Young guns recognised for their achievements

THE fastest woman in Ireland slowed down for a few hours at the weekend to accept a national award for high-achieving young people.

Ailis McSweeney, 28, from Cork, was honoured by Junior Chamber Ireland (JCI) for breaking one of the longest standing records in Irish athletics.

Michelle Carroll set the national 100-metre sprint record for women in 1978 — five years before Ailis was born — with a time of 11.43 seconds.

Her record stood for just over three decades until July 14, 2010, when Ailis ran 11.40 at an IAAF Permit meeting in Leige, Belgium.

Ailis was among seven young people honoured at JCI’s Outstanding Young Person awards ceremony held in the Grain Store, Ballymaloe, on Saturday.

The awards, sponsored by Deloitte, honour outstanding young achievers who have excelled in their respective field of expertise.

JCI Ireland’s Siobhán Duggan said: “All too often we are blind-sided by bad news and sometimes it’s difficult to see beyond it.

“But we must always remember that for every negative there is a positive and that is what this awards programme is all about.

“For a small country we have a wealth of talent to be proud of.”

Tipperary Labour TD Alan Kelly received the Political and Governmental Affairs Award for his rise from senator, to MEP, and now Junior Minister at the Department of Transport, Tourism and Sport.

Tara Cunningham, from Co Offaly, received the Contribution to Children Award for establishing Release Communication Intervention — a pioneering new form of speech and language therapy for children with disabilities.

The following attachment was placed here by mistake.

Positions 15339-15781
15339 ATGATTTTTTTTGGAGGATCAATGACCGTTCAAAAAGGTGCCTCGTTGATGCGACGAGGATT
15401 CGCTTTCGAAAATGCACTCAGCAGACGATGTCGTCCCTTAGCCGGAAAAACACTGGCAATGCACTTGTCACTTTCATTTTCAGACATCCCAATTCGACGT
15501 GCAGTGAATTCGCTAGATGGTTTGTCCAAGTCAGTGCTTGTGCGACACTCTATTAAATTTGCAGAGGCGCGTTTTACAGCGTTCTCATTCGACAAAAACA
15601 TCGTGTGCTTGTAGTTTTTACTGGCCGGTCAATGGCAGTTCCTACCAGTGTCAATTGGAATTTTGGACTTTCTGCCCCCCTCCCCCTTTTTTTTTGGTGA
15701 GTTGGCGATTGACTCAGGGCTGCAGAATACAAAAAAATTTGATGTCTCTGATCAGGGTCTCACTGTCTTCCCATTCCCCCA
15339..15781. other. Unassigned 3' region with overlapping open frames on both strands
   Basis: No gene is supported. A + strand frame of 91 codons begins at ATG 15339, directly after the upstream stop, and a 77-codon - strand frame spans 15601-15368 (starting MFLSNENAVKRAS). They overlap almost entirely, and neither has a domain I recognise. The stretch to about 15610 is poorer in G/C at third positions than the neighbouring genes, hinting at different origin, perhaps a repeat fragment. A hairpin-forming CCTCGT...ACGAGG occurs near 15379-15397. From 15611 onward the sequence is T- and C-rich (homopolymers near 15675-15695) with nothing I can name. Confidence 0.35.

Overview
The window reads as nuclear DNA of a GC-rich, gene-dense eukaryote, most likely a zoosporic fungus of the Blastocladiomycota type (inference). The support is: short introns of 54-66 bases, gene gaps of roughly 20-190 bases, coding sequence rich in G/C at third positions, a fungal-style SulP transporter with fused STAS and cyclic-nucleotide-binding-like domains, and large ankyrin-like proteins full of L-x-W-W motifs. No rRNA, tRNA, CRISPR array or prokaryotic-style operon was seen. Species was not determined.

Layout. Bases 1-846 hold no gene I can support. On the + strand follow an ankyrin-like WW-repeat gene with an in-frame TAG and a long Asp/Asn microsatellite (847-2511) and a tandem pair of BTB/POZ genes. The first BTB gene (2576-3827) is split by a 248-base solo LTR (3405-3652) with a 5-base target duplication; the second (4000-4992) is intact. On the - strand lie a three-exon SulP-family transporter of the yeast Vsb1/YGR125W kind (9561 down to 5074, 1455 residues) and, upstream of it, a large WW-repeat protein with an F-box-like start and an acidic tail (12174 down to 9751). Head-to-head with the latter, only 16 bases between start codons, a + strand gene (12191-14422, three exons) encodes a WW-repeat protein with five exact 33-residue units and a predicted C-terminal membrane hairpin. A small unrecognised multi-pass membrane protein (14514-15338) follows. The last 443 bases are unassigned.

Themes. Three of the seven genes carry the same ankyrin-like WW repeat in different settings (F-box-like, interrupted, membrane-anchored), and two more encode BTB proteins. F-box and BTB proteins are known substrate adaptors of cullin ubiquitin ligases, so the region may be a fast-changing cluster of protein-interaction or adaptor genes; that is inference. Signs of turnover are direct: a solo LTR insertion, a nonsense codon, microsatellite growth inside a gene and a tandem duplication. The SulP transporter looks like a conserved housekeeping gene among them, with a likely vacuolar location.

It was recently recognised by The American Speech Language Hearing Association as Ireland’s first emerging best-practice in early intervention speech and language therapy.

Michael Kelly, from Co Waterford, received the Moral/Environmental Leadership Award for founding GIY (Grow It Yourself), which encourages people to grow their own food.

Dubliner Dr Stephen Kinsella, an economics lecturer in UL, received the Academic Leadership Awards for his skill at communicating complex economic issues to the general public, for establishing Bizcamp Limerick, and for establishing advocacy group, which helps thousands of householders in mortgage distress.

Dr Lisa O’Donoghue, from Limerick, received the Scientific and Technological Development Award for developing new alloys for stents, and the world’s first automated LCD recycling technology.

Cardiology specialist registrar, Dr John O’Sullivan from Co Clare, won the Medical Innovation Award for his work on heart attacks and treatments to improve patient outcomes.

His research has already earned him the American College of Cardiology Young Investigator Award 2011 — the first time it was presented to a researcher based in Ireland.


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